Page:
Alas, there was nothing unusual about Carter's severe aging. Before and after pictures of Lyndon Johnson (who served just over 5 years) are appalling. Carter, of course, aged terribly. And Clinton entered office a young man and left it an old man. Maybe it's just Democrats, who take the office seriously, who get worn down by it.
In any case, as to the question of "any good person," remember the severe but accurate folk wisdom that anyone willing to do what it takes to become President of the United States is not the kind of person who should be President of the United States.
Score a big one for Bill Maher
His closing bit the other night:
"Mr. President, this job can't be fun for you any more. There's no more money to spend--you used up all of that. You can't start another war because you used up the army. And now, darn the luck, the rest of your term has become the Bush family nightmare: helping poor people. Listen to your Mom. The cupboard's bare, the credit cards maxed out. No one's speaking to you. Mission accomplished.
"Now it's time to do what you've always done best: lose interest and walk away. Like you did with your military service and the oil company and the baseball team. It's time. Time to move on and try the next fantasy job. How about cowboy or space man? Now I know what you're saying: there's so many other things that you as President could involve yourself in. Please don't. I know, I know. There's a lot left to do. There's a war with Venezuela. Eliminating the sales tax on yachts. Turning the space program over to the church. And Social Security to Fannie Mae. Giving embryos the vote.
"But, Sir, none of that is going to happen now. Why? Because you govern like Billy Joel drives. You've performed so poorly I'm surprised that you haven't given yourself a medal. You're a catastrophe that walks like a man. Herbert Hoover was a shitty president, but even he never conceded an entire city to rising water and snakes.
"On your watch, we've lost almost all of our allies, the surplus, four airliners, two trade centers, a piece of the Pentagon and the City of New Orleans. Maybe you're just not lucky. I'm not saying you don't love this country. I'm just wondering how much worse it could be if you were on the other side.
"So, yes, God does speak to you. What he is saying is: 'Take a hint.' "
From out there in the blogsphere:
In response to harsh criticism over poor coordination of relief efforts after Hurricane Katrina, Republican leaders defended President Bush, blaming instead the American voters for putting Bush in charge.
"President Bush may have hired the dismissed head of the Arabian Horse Association to run FEMA, but who hired President Bush?" said House Speaker Dennis Hastert. "It's not like you guys didn't know he was a corrupt idiot."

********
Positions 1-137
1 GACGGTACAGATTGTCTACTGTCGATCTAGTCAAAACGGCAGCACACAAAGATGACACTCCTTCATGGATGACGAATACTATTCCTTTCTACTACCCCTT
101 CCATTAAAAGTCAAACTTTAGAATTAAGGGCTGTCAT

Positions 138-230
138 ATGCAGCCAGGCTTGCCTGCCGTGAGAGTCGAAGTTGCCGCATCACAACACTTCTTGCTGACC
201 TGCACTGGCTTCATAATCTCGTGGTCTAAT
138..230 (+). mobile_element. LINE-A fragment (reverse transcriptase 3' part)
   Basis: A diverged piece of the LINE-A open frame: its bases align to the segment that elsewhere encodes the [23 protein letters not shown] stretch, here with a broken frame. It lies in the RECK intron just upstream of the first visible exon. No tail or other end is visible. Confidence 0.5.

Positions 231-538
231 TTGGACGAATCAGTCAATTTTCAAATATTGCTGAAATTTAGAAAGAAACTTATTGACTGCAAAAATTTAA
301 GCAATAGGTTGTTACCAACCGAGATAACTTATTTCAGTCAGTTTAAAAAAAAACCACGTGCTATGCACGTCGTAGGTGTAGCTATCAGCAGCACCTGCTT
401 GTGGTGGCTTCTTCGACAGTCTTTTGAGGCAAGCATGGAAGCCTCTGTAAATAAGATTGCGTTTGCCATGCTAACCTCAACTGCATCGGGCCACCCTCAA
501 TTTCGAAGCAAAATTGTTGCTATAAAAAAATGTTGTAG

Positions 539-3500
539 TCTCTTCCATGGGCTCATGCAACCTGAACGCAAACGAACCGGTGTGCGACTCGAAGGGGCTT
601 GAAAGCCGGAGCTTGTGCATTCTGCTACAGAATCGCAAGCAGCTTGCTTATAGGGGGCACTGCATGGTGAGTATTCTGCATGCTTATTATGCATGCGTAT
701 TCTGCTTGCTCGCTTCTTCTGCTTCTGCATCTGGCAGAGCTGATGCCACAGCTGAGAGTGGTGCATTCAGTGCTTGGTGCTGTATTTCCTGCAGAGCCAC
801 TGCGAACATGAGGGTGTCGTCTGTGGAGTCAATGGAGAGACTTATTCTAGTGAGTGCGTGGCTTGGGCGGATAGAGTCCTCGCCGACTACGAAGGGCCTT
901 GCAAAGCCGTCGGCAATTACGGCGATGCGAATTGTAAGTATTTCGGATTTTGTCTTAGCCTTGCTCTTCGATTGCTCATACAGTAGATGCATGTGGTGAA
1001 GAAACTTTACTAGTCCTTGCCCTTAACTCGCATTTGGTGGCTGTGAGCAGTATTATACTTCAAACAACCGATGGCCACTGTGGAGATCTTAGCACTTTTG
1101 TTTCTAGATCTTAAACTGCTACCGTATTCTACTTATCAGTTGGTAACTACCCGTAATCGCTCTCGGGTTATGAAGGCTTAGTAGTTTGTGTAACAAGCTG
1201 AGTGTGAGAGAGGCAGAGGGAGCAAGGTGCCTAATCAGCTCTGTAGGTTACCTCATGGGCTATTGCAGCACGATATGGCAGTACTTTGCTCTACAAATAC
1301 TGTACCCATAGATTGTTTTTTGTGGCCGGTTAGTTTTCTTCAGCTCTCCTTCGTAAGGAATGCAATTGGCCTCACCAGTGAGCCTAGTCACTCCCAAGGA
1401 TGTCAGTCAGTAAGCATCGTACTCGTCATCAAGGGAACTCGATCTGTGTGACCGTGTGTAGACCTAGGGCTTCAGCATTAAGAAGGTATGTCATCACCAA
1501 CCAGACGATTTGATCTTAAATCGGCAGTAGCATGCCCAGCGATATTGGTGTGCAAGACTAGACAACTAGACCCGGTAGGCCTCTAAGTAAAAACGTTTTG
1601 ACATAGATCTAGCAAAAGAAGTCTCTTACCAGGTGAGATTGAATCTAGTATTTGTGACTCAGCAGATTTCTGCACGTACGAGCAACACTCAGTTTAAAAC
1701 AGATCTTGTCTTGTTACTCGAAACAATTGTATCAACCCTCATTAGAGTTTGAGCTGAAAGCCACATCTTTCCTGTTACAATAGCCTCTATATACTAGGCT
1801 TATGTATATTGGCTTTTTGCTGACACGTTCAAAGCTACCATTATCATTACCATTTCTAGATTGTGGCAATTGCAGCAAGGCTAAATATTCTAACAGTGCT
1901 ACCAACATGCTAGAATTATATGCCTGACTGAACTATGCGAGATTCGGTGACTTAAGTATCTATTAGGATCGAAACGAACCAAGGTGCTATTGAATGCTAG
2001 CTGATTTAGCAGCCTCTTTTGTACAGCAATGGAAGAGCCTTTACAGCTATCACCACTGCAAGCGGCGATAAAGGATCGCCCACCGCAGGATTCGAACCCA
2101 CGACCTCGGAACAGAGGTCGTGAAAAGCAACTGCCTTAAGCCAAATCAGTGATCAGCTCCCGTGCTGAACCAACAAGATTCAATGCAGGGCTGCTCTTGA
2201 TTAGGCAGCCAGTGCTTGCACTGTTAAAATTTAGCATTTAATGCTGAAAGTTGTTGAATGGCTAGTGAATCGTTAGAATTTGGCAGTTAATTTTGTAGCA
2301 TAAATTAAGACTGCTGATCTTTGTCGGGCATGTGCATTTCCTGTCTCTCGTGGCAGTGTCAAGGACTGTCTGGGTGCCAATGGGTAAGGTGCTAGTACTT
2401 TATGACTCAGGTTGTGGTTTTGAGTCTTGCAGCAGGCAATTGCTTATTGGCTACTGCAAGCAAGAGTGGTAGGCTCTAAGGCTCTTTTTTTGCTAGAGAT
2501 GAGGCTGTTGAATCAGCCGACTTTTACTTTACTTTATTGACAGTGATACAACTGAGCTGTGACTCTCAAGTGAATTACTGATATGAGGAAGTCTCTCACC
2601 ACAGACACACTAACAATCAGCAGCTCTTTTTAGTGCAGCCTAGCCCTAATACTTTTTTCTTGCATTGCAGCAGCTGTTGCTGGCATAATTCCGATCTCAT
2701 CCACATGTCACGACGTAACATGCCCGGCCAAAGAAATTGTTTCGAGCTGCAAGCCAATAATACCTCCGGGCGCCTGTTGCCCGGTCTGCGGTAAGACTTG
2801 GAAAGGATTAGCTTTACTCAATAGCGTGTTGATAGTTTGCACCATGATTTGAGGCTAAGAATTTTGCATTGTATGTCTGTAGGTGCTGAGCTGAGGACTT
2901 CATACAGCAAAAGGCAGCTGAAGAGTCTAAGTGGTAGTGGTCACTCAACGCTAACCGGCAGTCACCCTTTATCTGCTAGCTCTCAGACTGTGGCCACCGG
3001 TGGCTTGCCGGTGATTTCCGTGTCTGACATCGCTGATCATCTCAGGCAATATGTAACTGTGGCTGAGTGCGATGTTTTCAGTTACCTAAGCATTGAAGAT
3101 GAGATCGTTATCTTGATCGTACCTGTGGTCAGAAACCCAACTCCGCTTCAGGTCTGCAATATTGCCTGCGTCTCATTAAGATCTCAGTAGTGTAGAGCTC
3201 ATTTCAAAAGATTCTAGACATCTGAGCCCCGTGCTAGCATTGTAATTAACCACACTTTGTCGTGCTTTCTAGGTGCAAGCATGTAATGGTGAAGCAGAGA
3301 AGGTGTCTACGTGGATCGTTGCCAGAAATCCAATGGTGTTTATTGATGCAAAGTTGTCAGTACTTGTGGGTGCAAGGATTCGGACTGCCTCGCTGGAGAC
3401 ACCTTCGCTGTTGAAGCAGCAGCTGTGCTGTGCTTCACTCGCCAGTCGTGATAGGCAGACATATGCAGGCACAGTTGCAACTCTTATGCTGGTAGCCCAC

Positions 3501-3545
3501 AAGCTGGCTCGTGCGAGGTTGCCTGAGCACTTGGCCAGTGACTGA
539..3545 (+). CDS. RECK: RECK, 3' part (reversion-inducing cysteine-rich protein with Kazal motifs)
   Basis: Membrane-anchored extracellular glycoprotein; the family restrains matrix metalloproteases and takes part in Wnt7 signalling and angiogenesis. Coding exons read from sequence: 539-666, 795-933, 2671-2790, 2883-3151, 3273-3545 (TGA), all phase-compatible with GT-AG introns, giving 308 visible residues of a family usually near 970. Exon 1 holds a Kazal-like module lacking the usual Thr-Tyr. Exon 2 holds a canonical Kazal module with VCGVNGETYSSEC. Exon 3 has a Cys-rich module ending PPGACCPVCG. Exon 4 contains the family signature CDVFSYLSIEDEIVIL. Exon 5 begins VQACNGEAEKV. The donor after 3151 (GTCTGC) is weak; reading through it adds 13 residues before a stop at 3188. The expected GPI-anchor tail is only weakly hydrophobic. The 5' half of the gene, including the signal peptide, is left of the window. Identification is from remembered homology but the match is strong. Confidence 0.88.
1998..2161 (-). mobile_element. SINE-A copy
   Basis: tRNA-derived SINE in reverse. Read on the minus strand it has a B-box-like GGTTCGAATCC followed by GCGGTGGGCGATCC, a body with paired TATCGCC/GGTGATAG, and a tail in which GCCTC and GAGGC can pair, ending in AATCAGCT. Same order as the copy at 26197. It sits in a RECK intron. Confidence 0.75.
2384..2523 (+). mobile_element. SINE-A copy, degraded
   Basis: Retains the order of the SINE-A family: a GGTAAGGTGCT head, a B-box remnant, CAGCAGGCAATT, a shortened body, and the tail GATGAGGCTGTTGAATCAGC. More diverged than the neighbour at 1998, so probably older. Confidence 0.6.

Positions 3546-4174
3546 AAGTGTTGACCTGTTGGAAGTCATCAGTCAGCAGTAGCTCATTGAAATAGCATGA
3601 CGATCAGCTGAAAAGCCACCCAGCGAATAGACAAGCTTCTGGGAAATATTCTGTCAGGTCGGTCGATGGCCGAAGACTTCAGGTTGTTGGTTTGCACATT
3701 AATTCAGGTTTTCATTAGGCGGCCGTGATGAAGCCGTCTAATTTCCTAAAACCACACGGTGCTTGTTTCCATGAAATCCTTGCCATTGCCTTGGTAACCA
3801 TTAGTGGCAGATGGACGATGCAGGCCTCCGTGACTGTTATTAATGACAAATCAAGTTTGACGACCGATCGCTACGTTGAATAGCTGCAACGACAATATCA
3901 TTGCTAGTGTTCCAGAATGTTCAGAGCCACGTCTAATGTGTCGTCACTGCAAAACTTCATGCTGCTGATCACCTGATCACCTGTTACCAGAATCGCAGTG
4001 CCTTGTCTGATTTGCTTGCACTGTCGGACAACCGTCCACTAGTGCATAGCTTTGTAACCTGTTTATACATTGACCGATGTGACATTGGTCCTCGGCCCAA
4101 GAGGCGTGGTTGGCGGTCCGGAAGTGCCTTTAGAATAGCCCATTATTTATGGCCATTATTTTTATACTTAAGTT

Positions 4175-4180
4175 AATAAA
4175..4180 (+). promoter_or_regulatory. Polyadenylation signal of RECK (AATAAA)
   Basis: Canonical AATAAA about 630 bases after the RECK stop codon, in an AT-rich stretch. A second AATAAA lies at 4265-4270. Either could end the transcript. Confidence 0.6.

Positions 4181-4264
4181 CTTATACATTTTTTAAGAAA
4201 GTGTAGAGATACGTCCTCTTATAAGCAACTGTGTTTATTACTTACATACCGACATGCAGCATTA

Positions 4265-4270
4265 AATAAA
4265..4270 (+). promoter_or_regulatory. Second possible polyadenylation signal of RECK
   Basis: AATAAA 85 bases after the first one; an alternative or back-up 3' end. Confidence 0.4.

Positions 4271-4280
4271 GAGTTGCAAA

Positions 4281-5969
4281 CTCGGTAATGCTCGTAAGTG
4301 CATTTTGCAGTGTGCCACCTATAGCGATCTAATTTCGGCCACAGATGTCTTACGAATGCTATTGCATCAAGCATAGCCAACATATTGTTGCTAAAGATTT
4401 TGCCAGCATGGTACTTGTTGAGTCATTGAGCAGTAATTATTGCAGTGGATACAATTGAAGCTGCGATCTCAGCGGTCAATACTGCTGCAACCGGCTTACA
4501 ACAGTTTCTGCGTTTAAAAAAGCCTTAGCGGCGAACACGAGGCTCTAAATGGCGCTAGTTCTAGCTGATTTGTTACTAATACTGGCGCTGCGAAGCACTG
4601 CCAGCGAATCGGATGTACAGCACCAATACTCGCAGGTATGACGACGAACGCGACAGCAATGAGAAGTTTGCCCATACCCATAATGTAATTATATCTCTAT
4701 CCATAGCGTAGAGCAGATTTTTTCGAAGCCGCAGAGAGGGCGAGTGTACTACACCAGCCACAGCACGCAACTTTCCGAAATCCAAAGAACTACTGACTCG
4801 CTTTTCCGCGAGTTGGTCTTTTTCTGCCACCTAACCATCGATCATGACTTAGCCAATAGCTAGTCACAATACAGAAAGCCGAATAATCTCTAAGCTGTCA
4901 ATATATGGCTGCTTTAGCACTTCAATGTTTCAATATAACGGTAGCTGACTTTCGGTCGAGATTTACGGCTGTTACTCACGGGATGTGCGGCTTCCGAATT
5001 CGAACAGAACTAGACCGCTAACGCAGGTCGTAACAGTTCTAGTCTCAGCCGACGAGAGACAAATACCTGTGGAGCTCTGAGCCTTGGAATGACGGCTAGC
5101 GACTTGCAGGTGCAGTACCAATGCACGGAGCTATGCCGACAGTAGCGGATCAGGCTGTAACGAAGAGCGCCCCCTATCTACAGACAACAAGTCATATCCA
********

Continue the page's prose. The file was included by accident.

According to Press Secretary Scott McClellan, the White House briefly considered the idea of blaming former President George H.W. Bush and First Lady Barbara Bush for deciding to have children.
However, that idea was struck down in favor of a plan to blame the French for selling Louisiana to us in the first place.
Remember to vote Republican. It's easier than thinking.
To those who say: "Let's not play the blame game," respond: "National security is not a game."
Where is the journalist who will ask: "When did George W. Bush start thinking national security is a game?" or "Did George W. Bush start thinking national security was a game on August 6, 2001, when he received clear warning of the events of the next month and then decided to stay on vacation for the next three weeks?
Gotta Love The Republicans #2495: Blame it on the media: Victor Davis Hanson's Sept. 15 column, Remember all of this about Hurricane Katrina. It appeared in the San Francisco Chronicle that day, and probably a few other U.S. newspapers; Hanson, one of the GOP lap dogs slurping up conservative money at the right-wing Hoover institution, is floating a new trial balloon on Katrina, and it's a doozy.
Best of all, the administration has complete deniability if it doesn't fly, because he's just an academic, not a paid shill for the administration. In the case of the Hoover Institution, this is a distinction without a difference, of course, but never mind. I can save you from reading the 750 words of sophistry he used to make his point: The media did it. There were no problems with Katrina, just "poorly educated journalists, worried not about the truth." and "a frenzied media whose reporters and commentators continually prove as incompetent as they are disingenuous."
He concludes by asking if they couldn't have "at least made sure that the images from their cameras did not refute their own predetermined scripts." That's as close as he came to getting anything right in the whole column, but he missed by a few words. What the cameras showed refuted, not "their own" scripts, but "the Bush administration's" scripts. One picture is worth a thousand words. The pictures from New Orleans spoke a million words about the Bush administration's cronyism, incompetence, arrogance and racism. The media made sure their cameras showed what happen. And the GOP can't stand that. Watch as this "the media made it up" argument spreads like a virus all over the Internet. Talk about disingenuous!
Craig Reynolds' Technobriefs
The Cop, The Tickets and the Bumper Sticker
Thank you, Peggy Coquet:
Working people frequently ask retired people what they do to make their days interesting. I went to the store the other day. I was only in there for about 5 minutes. When I came out, there was a city cop writing a parking ticket.
I went up to him and said, "Come on, buddy, how about giving a senior a break?"
He ignored me and continued writing the ticket. I called him a name. He glared at me and wrote another ticket for having worn tires. so, I called him a worse name. He finished the second ticket and put it on the windshield with the first. Then he started writing a third.
This went on for about 20 minutes. The more I abused him, the more tickets he wrote. I didn't care. My car was parked around the corner and the car with all the tickets had a "Bush-Cheney" bumper sticker on it.
I try to have a little fun each day, now that I'm retired ... it's important at my age.
The Top 16 Ballpark Jumbotron Messages We'd Like to See
See esp. No. 7
September 14, 2005
16> "Attention, painted shirtless rainbow-wig guy: Your boss just saw you on TV and you're fired."
15> "Sosa struck out in his first three at bats today -- yet he'll get paid more for this one crappy game than you will for working at your job for the next decade."